Case Report

Primary intracranial extra-skeletal myxoid chondrosarcoma of right lateral ventricle with EWSR1 gene fusion: a case report and review of literature

30 Jun 2021
Vinodh Kumar Selvaraj, Deleep Kumar Gudipudi, Rachna Khera, Sudha Murthy

Background: Primary intracranial malignancies with extra-skeletal myxoid chondrosarcoma (EMC) features are extremely rare. EMC constitutes a distinct genomic entity characterised by reciprocal translocation of fusion genes, most commonly EWS RNA Binding Protein 1 (EWSR1) in 22q12 with Nuclear Receptor Subfamily 4 Group A Member 3 (NR4A3) in 9q2-q31.1. It is reported to have a high propensity for local recurrence and has potential for metastasis. So far in 28 years since its first description, only 17 cases of primary intracranial EMC were reported in literature. This would be the second case of intraventricular origin and first case from lateral ventricle.

Case presentation: A 27-year-old male presenting with complaints of headache, seizures and pain in neck was diagnosed to have a mass lesion in right lateral ventricle in Magnetic Resonance Imaging of brain. He underwent right parieto-occipital craniotomy with total excision of the lesion. Initial histopathological examination was reported as Ependymoma, WHO grade II. However, blocks and slides review with immunohistochemistry (IHC) markers revealed neoplastic aetiology with extensive myxoid changes. Hence, fluorescent in-situ hybridisation (FISH) testing was done with EWSR1 break apart probe, which demonstrated EWSR1 break apart signals. Therefore, correlating the clinical findings with morphology, IHC and FISH, the diagnosis of primary intracranial EMC was rendered. Patient received adjuvant external beam radiation of 54 Gy in 30 fractions to the post-op region. At 29-month follow-up, there was no evidence of disease recurrence.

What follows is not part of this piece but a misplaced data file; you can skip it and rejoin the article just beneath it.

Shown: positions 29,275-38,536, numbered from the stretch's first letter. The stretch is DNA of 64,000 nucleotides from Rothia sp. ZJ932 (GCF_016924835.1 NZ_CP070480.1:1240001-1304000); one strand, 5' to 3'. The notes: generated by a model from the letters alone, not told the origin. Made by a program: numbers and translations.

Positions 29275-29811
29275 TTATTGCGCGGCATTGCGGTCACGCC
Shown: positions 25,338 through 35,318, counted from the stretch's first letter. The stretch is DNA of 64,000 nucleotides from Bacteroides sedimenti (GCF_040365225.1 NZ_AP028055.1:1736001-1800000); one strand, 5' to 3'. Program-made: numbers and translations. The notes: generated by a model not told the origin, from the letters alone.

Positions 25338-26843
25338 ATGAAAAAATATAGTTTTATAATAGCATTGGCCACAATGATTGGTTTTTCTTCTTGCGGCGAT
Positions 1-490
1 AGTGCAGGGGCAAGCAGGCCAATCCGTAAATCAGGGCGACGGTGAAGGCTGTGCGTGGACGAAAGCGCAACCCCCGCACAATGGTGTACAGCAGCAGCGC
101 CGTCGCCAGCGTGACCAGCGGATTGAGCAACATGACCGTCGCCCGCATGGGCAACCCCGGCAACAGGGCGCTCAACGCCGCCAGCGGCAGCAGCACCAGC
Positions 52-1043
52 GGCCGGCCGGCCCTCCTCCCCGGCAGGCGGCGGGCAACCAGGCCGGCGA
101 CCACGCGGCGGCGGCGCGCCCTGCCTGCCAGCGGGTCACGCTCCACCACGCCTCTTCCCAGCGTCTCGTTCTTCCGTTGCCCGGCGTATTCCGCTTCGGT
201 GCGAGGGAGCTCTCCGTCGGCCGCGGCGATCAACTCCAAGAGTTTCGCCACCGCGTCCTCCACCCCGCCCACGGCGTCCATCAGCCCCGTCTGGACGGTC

Conclusions: Owing to the rarity of the condition, there are no standard treatment guidelines available for primary intracranial EMC. A combined treatment approach with surgery followed by adjuvant radiotherapy provides good local control with less morbidity.

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